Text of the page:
For the last hot day of April, we were the bristled paintbrush
stroke of an old fluttering-in-wind canvas
flag of a few years ago when all of us were inseparable,
every event a small celebration. We’re a little older,
a little more tired when each sip of boxed wine
means waking with a sharper razor in the sun.
(originally published in Central American Literary Review, Spring 2018)
I need to break the association
this first day over forty in January
sun wicking everything orange
and melting snow which had mountained
around Columbus this past year’s been
climbing an unending goal since I gave up
drinking through a Lent that lasts forever
I stopped believing in God early on
and instead chose to believe in sacrifice
first my health now my vice the nights
when I lose myself in another religion
in rapid ascent up blackout mountain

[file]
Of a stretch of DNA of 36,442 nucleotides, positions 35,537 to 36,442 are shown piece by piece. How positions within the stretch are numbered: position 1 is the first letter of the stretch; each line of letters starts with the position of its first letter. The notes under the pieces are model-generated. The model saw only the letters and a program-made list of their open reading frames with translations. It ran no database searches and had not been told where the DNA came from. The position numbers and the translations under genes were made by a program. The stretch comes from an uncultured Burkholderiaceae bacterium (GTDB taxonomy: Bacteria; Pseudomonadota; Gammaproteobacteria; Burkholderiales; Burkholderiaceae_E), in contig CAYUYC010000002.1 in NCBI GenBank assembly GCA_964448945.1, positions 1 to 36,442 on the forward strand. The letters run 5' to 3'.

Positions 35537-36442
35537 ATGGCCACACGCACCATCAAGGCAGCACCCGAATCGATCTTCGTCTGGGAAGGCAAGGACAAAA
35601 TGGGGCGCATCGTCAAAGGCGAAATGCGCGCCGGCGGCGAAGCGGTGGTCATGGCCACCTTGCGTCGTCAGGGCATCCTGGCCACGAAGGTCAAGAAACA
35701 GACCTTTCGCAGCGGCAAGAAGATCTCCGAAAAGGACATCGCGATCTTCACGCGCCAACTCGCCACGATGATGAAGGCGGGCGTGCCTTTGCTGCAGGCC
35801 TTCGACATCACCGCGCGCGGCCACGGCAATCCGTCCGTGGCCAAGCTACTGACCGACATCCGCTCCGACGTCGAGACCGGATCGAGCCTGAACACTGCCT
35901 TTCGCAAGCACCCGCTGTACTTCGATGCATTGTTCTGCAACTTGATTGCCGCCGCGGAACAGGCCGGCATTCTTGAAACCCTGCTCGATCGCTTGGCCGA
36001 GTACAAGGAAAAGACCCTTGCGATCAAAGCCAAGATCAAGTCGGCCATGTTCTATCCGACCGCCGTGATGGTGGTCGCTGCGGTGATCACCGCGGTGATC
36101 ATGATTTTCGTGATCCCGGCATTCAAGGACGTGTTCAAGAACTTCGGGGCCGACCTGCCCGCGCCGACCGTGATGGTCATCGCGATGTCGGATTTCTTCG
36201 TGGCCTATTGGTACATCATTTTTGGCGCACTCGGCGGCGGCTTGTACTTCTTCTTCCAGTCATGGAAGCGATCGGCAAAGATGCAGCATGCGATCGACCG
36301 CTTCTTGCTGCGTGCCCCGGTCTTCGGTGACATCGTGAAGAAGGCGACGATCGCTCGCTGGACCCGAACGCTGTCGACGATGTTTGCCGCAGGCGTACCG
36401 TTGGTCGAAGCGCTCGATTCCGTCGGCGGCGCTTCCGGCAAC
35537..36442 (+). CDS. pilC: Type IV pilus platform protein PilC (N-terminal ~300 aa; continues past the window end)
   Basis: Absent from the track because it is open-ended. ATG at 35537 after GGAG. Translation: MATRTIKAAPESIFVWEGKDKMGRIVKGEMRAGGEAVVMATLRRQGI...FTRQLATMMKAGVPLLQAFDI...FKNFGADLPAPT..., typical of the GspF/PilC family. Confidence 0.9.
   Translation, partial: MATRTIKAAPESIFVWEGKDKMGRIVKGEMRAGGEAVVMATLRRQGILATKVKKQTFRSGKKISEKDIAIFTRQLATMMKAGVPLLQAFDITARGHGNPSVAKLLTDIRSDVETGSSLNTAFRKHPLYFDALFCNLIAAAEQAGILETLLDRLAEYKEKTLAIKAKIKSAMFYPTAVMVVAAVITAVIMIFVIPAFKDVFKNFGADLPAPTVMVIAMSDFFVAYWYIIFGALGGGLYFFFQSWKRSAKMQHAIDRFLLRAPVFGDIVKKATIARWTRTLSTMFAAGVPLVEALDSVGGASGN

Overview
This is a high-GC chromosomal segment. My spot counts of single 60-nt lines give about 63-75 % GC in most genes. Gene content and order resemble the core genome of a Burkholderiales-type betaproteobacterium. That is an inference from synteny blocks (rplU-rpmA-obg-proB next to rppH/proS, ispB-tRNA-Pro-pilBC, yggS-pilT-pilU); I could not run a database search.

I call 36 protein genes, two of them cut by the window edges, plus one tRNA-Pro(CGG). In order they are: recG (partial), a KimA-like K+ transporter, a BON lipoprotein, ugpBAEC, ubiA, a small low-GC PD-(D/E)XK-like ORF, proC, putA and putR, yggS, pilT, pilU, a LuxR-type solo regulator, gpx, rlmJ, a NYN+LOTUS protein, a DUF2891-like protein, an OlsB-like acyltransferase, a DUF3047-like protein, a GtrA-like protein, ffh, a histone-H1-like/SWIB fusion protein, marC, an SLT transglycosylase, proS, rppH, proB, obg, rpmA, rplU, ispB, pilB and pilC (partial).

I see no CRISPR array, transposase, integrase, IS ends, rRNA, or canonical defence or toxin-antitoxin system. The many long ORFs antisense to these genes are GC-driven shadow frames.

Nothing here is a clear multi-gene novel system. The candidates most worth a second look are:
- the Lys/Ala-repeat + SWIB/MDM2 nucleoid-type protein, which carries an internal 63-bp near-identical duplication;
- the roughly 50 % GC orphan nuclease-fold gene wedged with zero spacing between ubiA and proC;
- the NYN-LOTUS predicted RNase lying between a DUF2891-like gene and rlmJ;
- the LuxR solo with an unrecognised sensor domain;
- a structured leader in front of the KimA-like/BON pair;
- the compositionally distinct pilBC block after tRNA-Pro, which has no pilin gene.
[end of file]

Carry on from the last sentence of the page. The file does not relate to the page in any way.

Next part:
waiting for the harness to snap
(originally published in Edison Literary Review, 2018)
Before you had a name, you were a stranger
searching for one.
Gravel, asphalt, salt, and stone–
I pieced you together, a church from scratch,
your holiness in my uttered breaths
of limestone, mortar, love…
your tall steeple stabbed the sky.
I could hear clouds dissipate,
crows caw and congregate
in our mutual worship of you.
Maybe you never needed a name.
When you vanished, my heart
reconstructed itself with God’s rubble,
compounded from type-two plastic,
Coca-Cola cans, rubber bands…
I never learned your name. With my mouth,
my body aflame, your steeple burned.
Bricks and timber screened
the sky. The smoke and fade–
the gray, the fog– that
was your name.
(originally published in Pudding Magazine, Winter 2016)